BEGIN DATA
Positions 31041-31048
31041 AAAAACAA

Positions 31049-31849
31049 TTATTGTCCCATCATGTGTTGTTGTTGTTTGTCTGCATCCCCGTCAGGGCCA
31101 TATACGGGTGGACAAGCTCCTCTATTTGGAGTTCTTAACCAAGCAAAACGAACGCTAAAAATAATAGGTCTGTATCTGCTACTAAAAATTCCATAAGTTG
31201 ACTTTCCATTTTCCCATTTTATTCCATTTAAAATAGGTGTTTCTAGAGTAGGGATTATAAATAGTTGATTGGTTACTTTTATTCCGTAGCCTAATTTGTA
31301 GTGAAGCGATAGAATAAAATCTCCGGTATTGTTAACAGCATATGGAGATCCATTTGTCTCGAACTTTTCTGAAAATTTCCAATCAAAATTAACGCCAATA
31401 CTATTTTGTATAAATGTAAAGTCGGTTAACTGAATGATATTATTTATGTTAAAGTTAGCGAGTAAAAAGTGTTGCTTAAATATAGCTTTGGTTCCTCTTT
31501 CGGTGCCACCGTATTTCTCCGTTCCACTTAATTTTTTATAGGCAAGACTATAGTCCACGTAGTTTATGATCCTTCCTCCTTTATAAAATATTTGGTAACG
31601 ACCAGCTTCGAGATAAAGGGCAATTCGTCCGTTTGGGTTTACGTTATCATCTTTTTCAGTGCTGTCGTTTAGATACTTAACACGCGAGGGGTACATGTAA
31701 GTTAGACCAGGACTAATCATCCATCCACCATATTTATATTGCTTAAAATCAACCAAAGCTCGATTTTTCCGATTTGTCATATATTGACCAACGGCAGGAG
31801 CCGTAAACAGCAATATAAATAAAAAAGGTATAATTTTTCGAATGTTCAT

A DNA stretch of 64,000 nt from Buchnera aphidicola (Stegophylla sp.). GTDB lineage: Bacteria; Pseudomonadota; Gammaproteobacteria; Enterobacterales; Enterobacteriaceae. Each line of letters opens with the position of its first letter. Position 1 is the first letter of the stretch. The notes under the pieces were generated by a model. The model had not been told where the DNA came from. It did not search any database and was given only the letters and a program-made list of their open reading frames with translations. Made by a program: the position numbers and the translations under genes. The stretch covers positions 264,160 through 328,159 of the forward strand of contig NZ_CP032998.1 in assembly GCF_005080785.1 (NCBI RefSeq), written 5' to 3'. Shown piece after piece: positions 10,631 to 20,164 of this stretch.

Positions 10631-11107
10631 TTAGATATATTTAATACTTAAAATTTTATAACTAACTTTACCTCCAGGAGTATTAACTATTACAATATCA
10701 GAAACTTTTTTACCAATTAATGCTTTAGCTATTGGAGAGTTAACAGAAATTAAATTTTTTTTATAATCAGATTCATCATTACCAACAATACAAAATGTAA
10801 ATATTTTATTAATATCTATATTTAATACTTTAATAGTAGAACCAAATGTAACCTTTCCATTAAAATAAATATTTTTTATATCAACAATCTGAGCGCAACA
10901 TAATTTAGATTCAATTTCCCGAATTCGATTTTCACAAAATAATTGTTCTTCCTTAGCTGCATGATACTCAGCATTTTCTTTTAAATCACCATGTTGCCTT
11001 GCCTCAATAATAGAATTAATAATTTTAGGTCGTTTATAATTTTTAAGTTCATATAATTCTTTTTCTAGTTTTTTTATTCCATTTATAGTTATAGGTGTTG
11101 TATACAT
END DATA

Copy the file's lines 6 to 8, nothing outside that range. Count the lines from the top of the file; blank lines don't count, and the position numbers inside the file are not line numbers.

31201 ACTTTCCATTTTCCCATTTTATTCCATTTAAAATAGGTGTTTCTAGAGTAGGGATTATAAATAGTTGATTGGTTACTTTTATTCCGTAGCCTAATTTGTA
31301 GTGAAGCGATAGAATAAAATCTCCGGTATTGTTAACAGCATATGGAGATCCATTTGTCTCGAACTTTTCTGAAAATTTCCAATCAAAATTAACGCCAATA
31401 CTATTTTGTATAAATGTAAAGTCGGTTAACTGAATGATATTATTTATGTTAAAGTTAGCGAGTAAAAAGTGTTGCTTAAATATAGCTTTGGTTCCTCTTT